If the end client finds your contractors to be inside IR35, PAYE tax and NICs will need to be deducted from payments made to their limited companies. Many recruiters are looking for a way to allow their contractors can continue to enjoy the benefits of self-employment, and the construction industry scheme (CIS) often comes up as a potential solution. So, when it is advisable for contractors to switch to CIS as a solution for IR35 reform?
Are they suitable for CIS?
There are two questions to ask here: are your contractors working in construction, and are they genuinely self-employed? If they can answer yes to both of those questions, then switching to CIS may be a viable solution.
Are they working in construction?
CIS applies if your contractors are engaged to carry out construction work to either buildings/structures, or civil engineering works like roads and bridges. As a construction recruiter you’ll be in a good position to advise if the work falls inside the scope of CIS.
Are they self-employed?
This is a slightly more involved question, and it’s important that you get it right because you as the recruiter will be liable for any unpaid tax and NICs if you engage contractors on a self-employed basis when they should be classed as employed. Before you suggest that your contractors switch to CIS, you’ll need to establish that the client has no right to supervision, direction or control (SDC).
If your contractors would have been outside IR35
There are circumstances where contractors who are genuinely in business on their own account, and therefore would be outside IR35 if assessed correctly, could find themselves working as if they were inside IR35. For example, if the end client has made a blanket “inside” decision or has decided to refuse to work with PSCs as a matter of policy.
In this case, there’s a good chance that your contractors will be outside SDC, meaning that CIS self-employment could be a viable solution.
If your contractors are inside IR35
If the end client has assessed your contractors’ IR35 status correctly and found them to be inside IR35, it’s less likely that they’ll be outside SDC. The tests are not the same, and it might still be worth conducting an SDC test to be sure, but broadly speaking if an IR35 assessment finds your contractors to be employed for tax purposes, the SDC test probably will as well. In this case, umbrella employment is likely the best solution for your contractors.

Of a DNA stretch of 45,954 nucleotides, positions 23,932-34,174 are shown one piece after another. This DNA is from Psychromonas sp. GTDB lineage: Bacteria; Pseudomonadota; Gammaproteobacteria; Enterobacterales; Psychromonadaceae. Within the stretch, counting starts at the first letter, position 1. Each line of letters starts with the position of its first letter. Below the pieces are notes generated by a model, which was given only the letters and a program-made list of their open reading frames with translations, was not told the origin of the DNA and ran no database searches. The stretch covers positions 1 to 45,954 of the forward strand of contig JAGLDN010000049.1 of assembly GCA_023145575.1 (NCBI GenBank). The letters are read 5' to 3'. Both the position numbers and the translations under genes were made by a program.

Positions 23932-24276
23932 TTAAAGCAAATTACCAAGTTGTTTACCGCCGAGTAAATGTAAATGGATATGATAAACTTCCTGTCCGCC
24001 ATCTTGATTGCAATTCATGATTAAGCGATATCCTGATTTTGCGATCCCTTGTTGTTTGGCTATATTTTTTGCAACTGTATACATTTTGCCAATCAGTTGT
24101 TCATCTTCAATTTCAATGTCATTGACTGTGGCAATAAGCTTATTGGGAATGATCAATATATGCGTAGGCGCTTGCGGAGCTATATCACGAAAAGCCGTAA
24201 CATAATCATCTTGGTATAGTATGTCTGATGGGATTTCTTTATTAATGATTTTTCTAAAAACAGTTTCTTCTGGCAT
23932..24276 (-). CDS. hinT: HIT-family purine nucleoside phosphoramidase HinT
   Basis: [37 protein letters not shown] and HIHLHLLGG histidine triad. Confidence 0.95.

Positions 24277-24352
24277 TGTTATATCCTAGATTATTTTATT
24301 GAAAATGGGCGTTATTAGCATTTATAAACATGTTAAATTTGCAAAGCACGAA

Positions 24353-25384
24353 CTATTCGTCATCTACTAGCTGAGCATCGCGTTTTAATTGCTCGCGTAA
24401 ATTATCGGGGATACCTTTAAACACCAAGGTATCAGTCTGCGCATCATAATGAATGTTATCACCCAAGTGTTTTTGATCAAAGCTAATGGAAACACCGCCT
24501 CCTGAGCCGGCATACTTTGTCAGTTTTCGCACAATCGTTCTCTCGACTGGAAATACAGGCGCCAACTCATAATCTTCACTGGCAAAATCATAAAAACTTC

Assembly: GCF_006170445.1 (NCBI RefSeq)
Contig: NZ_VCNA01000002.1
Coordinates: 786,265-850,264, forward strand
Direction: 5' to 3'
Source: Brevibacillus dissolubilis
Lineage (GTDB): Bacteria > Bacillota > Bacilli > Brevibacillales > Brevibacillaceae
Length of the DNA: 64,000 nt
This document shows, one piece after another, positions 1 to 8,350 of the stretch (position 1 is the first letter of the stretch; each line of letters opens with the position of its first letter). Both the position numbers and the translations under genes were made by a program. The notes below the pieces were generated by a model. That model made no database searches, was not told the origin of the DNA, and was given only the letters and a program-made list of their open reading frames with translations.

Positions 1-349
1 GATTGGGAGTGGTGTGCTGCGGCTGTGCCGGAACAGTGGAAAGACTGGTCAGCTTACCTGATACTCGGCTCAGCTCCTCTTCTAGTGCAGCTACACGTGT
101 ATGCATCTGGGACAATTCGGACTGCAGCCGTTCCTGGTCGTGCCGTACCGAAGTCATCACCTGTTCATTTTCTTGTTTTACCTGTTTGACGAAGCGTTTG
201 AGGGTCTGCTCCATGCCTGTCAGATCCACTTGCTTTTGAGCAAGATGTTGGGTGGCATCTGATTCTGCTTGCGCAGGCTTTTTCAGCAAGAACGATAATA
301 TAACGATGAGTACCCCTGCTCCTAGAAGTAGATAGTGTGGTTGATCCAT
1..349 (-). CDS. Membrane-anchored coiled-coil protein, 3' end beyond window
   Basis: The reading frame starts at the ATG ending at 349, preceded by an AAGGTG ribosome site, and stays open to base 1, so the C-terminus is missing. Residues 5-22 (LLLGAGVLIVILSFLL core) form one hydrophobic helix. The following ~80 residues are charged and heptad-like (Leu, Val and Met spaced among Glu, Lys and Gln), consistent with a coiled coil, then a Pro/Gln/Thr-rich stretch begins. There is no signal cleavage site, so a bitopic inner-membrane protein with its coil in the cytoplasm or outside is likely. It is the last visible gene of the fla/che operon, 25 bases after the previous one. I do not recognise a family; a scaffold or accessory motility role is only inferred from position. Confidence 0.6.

Questions your contractors might ask
Registering for CIS
If they’re switching from their own limited company to CIS, your contractors will need to register for CIS. It’s likely that they’ll have already registered for self-assessment, but if not, they’ll need to do this as well.
How CIS works
Flat rate deductions will be made from the contractor’s rate before it is paid to them – once they’ve registered for CIS 20% will be deducted, before registration the deduction will be 30%. These deductions will function as an advance payment to HMRC against tax owed by the contractor. At the end of the tax year, the contractor will complete a self-assessment tax return and will either pay any outstanding tax or receive a refund. Any expenses the contractor needs to claim will be included in their self-assessment.
Do they need to close their limited company?
This will depend on their future strategy and plans. If they intend to continue trading as CIS self-employed contractors, then they might want to close their company. If they’re intending to target contracts where they’ll have the opportunity use their company and trade outside IR35, it’s obviously more likely that they’ll want to keep it. Either way, we’d suggest that they have a detailed discussion with their accountant about if, when and how their company should be closed.
If you have any questions or if we can help in any way, please call our expert team on 01296 468 483 or email firstname.lastname@example.org